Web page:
Argentinean Altitude

Traditionally known as a French varietal, Malbec reaches new heights in South America.

Most wine regions are defined by one or two grape varieties. By capturing the imagination of the public and the pens of the press, Pinot Noir has become synonymous with Burgundy, Cabernet Sauvignon with Napa Valley and Sauvignon Blanc with Marlborough, New Zealand.

The reasons are simple. Soil, climate and altitude tend to dictate the variety of vine best suited for the land. As emerging wine regions continue to grow, vintners experiment, betting that one vine will reach regional-icon status.

Take Argentina, for example. Influenced by Spanish and Italian immigrants, the country’s top vines include Tempranillo from Spain, and Bonarda, Barbera and Sangiovese from Italy. Yet, the French red Malbec has created an identity for Argentina by offering ready-to-drink wines that pair well with red meats such as beef or lamb and soft cheeses such as Brie.

A red-skinned grape with roots in France, Malbec is known for making the tannic, black wines of Cahors. Plant this exact same grape in Argentina, and it is transformed into a wine with lovely aromatics and a velvety mouth feel.

Why the change? Warmer temperatures allow sugars in the fruit to increase, which lead to a boost in alcohol and give the wines a rounder texture. Plus, riper fruit means riper tannins and flavors.

Situated at the foothills of the Andes Mountains, the vintners of Argentina also have the ability to plant vines at higher altitudes, where the swings from day to night temperatures are greatest. Lower temperatures at night help to preserve the acidity in the grape, translating into freshness in the glass. So much consideration is given to planting altitude in Argentina that many producers proudly state the “feet above sea level” right on the front label.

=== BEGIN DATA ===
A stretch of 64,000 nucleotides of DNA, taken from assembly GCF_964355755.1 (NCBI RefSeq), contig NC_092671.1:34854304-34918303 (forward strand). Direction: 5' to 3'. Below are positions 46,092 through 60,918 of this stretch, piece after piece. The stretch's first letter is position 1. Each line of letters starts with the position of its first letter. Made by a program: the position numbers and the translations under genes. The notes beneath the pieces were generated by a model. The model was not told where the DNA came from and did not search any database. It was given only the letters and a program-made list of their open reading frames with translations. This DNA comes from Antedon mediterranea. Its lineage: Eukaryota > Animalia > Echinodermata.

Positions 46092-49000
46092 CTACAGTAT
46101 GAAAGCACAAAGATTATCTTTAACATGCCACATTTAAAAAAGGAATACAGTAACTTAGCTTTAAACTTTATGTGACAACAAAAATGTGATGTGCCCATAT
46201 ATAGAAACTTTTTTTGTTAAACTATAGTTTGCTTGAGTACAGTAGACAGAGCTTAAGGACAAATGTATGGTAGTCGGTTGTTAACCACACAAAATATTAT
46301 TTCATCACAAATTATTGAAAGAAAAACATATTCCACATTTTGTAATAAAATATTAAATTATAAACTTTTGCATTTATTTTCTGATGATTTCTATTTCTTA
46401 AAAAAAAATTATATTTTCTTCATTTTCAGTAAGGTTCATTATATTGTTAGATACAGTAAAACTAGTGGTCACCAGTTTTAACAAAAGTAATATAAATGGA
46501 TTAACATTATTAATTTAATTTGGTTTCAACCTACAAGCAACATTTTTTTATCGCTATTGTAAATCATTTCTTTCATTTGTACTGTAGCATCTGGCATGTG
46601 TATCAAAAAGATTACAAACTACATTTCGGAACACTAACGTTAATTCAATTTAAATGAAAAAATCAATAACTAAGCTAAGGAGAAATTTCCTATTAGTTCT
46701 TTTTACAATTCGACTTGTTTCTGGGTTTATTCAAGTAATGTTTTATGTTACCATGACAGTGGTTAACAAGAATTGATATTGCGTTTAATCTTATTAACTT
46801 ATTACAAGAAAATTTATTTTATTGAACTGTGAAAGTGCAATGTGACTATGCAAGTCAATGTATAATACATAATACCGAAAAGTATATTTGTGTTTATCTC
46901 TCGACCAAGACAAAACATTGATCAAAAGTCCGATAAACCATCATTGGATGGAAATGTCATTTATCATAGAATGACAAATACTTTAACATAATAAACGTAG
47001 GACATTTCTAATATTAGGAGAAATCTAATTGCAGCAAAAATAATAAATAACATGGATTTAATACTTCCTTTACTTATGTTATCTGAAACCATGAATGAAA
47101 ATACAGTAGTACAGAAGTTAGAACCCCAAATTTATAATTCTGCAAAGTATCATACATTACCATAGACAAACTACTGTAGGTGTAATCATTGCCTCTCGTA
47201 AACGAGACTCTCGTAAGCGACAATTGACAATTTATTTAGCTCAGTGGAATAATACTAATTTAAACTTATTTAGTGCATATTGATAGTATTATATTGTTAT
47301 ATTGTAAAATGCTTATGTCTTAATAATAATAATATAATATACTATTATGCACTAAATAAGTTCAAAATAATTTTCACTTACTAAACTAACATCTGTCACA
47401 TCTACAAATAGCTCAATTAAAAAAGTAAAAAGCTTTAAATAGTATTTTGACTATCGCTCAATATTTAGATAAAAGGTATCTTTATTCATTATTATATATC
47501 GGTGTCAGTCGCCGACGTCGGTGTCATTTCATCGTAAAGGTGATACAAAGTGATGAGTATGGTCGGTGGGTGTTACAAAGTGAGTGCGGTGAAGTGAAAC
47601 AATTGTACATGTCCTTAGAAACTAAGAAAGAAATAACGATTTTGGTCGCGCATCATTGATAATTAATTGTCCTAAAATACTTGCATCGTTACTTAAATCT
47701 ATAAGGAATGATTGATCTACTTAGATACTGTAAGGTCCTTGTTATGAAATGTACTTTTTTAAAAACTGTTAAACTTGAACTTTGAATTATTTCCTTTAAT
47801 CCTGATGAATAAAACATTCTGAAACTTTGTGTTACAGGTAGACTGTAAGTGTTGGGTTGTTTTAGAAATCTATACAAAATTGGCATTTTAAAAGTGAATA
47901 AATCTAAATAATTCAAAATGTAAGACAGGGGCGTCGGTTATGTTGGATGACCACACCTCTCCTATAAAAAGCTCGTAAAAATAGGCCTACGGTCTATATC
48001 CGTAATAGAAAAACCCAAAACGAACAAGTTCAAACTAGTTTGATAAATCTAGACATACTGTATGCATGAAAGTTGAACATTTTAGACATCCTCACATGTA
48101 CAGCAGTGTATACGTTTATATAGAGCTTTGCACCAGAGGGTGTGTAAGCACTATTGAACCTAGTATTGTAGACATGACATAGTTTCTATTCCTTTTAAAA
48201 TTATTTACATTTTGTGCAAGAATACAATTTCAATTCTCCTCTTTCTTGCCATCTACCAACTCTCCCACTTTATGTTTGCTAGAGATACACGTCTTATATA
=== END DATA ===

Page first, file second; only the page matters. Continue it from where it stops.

While styles of Argentinean Malbec vary from structured to overly ripe, there is a real trend among small producers to focus on wine quality over quantity. Now, thanks to a handful of dedicated winemakers and a culture that nurtures agricultural tradition, wine lovers around the globe can enjoy the merits of Malbec — sip after Argentinean sip.

2004 Trapiche Broquel Malbec, Mendoza, Argentina ($15): Fruit-forward and modern in style, pronounced aromas of raspberry, plum and chocolate prevail. Medium-plus in body, this wine is a great match for grilled beef and duck breast.

2006 Chakana, Luján de Cuyo, Mendoza,
Argentina ($13): Bold aromas of vanilla, chocolate and blackberries leap from the glass. Ripe fruit and more than a hint of toasty oak balance moderate acidity and medium-plus alcohol.

2005 Dona Paula Malbec, Luján de Cuyo, Argentina ($15): Ruby red with pronounced aromas of black cherry, licorice and tobacco. Mouth-warming alcohol and moderate acidity coupled with ripe tannins provide a long, lingering finish.
2003 Bodega Nofal, Santa Ercilia Malbec, Valle de Uco, Argentina ($16): Medium bodied with moderate acidity and lots of black cherry fruit spiced by vanilla notes. Moderate tannins and medium-plus alcohol give the wine a balanced structure.

2003 Bodega Nofal Tunquelen Malbec, Valle de Uco, Argentina ($15): Medium bodied with raspberry and blackberry aromas. Grown at 3,544 feet, the wine is youthful with firm tannins. A great everyday wine for red meats and cheeses.

2005 Luigi Bosca, La Linda Malbec, Luján de Cuyo, Argentina ($10): Medium bodied with aromas of cherries, plum and baking spices. Medium-plus alcohol and moderate acidity offer a medium finish making this wine a great everyday value.

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